Why Are Financial Statements Important?

Navigating New York City’s real estate landscape requires more than just an appreciation for architectural beauty or the proximity of a building to the latest hotspots. It necessitates an understanding of the underlying financial health of the property. For co-op and condo buildings, financial statements play a pivotal role in this understanding.

For Potential Buyers:

A building’s balance sheet, showcasing its assets and liabilities, provides a clear picture of its financial stability. Buildings with robust assets and minimal liabilities signal a secure investment. Furthermore, the income statement sheds light on the efficiency and effectiveness of a building’s board or management company. A history of profits and well-controlled expenses reflects competent leadership.

For Current Residents:

Financial statements serve as a check and balance. Residents can use them to gauge whether the board or management company is acting in the best interest of the community. Mismanagement or financial irregularities become apparent when scrutinized against these records.

Real estate is as much an investment as it is a home. Maintaining the financial health of a building ensures that property values remain stable, or ideally, appreciate over time. Regularly reviewing financial statements can help residents anticipate and react to any shifts that might affect their investment’s worth.

For Brokers and Real Estate Professionals:

Brokers can leverage a building’s positive financial standing as a unique selling point to potential buyers. In a market as competitive as New York, every advantage counts. They can use financial statements to assess the risks associated with representing or recommending a particular property. Avoiding or addressing potential pitfalls head-on can save time, money, and reputational damage.

In essence, financial statements are more than just pages filled with numbers. They are roadmaps that detail a building’s financial journey, offering insights, revealing potential red flags, and serving as essential tools for decision-making.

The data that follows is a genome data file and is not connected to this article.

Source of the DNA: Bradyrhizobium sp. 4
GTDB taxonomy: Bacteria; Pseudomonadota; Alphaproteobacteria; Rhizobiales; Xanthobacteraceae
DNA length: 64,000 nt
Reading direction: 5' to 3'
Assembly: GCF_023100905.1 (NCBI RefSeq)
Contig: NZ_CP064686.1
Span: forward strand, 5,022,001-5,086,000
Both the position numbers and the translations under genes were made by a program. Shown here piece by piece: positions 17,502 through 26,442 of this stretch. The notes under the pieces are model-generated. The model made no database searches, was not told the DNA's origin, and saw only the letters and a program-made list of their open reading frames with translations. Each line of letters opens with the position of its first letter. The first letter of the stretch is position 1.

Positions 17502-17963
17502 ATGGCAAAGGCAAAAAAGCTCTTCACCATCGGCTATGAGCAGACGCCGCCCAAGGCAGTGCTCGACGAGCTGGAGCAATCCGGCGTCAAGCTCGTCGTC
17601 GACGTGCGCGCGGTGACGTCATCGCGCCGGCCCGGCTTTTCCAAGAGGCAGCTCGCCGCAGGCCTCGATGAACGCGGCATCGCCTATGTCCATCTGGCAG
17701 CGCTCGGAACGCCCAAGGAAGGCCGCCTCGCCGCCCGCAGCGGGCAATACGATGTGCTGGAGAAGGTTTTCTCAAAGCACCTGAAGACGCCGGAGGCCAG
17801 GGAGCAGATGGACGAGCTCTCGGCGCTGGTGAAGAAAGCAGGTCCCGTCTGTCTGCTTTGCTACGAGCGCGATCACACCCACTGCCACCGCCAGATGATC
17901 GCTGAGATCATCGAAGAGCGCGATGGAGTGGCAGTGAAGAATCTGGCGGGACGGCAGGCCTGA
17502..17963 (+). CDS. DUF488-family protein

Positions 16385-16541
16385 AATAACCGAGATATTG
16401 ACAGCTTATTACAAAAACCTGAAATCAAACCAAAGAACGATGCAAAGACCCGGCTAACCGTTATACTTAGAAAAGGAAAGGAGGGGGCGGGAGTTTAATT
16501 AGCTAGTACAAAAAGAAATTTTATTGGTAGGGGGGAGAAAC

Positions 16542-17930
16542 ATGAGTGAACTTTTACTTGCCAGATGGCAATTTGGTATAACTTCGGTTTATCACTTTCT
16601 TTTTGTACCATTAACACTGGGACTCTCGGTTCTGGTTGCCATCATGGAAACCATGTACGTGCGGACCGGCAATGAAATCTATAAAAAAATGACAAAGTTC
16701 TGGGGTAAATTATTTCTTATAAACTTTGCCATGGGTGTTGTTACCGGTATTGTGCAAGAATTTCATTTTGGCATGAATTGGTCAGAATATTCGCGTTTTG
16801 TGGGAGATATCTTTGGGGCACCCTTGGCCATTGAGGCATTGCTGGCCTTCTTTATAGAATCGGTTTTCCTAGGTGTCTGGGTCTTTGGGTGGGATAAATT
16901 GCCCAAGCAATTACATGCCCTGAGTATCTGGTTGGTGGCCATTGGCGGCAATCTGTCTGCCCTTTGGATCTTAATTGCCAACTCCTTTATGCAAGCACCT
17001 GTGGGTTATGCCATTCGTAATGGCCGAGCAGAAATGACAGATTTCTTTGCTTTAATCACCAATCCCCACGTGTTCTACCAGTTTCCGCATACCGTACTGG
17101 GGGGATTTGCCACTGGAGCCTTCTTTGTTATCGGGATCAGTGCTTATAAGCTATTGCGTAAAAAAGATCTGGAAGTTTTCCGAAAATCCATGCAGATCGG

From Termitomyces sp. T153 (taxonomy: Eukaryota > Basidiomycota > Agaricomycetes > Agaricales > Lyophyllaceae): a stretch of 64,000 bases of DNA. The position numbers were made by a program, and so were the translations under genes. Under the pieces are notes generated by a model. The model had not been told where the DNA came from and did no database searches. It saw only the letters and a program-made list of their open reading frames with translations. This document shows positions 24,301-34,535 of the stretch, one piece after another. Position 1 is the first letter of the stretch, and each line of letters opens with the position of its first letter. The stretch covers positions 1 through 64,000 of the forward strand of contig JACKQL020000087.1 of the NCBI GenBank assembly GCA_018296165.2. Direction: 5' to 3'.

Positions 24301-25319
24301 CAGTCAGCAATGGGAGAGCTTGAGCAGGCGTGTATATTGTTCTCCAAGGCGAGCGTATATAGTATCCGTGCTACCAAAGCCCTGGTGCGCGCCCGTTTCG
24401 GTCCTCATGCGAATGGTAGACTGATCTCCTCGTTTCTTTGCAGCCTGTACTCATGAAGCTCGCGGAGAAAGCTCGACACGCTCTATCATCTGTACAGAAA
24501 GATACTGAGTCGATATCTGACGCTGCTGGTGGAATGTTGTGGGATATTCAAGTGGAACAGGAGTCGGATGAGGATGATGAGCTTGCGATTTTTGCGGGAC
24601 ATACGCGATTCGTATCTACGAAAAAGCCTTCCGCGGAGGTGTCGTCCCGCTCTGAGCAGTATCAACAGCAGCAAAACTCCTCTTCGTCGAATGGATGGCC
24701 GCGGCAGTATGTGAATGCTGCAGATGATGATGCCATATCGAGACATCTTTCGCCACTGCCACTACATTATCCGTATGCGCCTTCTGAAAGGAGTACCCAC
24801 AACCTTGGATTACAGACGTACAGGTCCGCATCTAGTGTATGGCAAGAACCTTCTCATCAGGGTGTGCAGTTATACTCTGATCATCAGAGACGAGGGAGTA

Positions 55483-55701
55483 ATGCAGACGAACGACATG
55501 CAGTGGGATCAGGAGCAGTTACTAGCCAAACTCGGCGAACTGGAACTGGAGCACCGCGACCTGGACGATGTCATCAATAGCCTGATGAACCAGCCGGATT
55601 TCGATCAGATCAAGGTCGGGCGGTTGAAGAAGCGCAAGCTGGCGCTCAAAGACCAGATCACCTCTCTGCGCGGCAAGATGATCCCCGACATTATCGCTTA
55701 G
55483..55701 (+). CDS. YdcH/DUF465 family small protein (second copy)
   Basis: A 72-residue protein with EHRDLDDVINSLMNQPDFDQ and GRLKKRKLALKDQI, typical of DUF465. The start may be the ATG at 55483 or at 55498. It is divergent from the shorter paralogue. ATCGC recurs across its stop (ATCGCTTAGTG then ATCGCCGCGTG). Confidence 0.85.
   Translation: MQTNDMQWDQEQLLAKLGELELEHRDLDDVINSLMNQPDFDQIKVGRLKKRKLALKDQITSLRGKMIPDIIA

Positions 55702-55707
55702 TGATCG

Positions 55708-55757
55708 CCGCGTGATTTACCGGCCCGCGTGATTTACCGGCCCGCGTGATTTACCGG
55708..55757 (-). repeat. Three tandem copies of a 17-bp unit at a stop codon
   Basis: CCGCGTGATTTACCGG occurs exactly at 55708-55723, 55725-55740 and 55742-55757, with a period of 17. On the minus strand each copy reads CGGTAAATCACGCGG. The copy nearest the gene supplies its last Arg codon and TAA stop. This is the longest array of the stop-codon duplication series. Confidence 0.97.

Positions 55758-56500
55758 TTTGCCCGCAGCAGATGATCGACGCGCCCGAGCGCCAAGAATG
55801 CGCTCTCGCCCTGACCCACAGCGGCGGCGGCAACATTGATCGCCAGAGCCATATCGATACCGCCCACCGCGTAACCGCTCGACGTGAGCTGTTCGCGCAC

How to Read and Understand These Statements

While financial statements can initially appear as a daunting jumble of numbers and financial jargon, breaking them down piece by piece is easier than you think. Begin with the Balance Sheet, and remember: these represents what the building owns.

Differentiating between current and non-current assets can help potential buyers understand the building’s immediate liquidity and long-term investments. The net worth or equity of the building, derived from the difference between assets and liabilities, acts as a quick health check. A healthy equity suggests a financially sound building.

Next, Navigate the Income Statement. This section enumerates all incoming funds. It’s essential to note where the primary sources of income are, be it from residents’ dues, rental spaces, or other avenues. Delving into expenses offers a granular view of where the money goes—salaries, maintenance, utility bills, and more.

A building with controlled, consistent expenses reflects effective management. Monitoring the net income, the result of subtracting expenses from revenues, over time can help gauge whether the building’s operations are sustainable. Consistent profits are a reassuring sign.

Never Overlook the Notes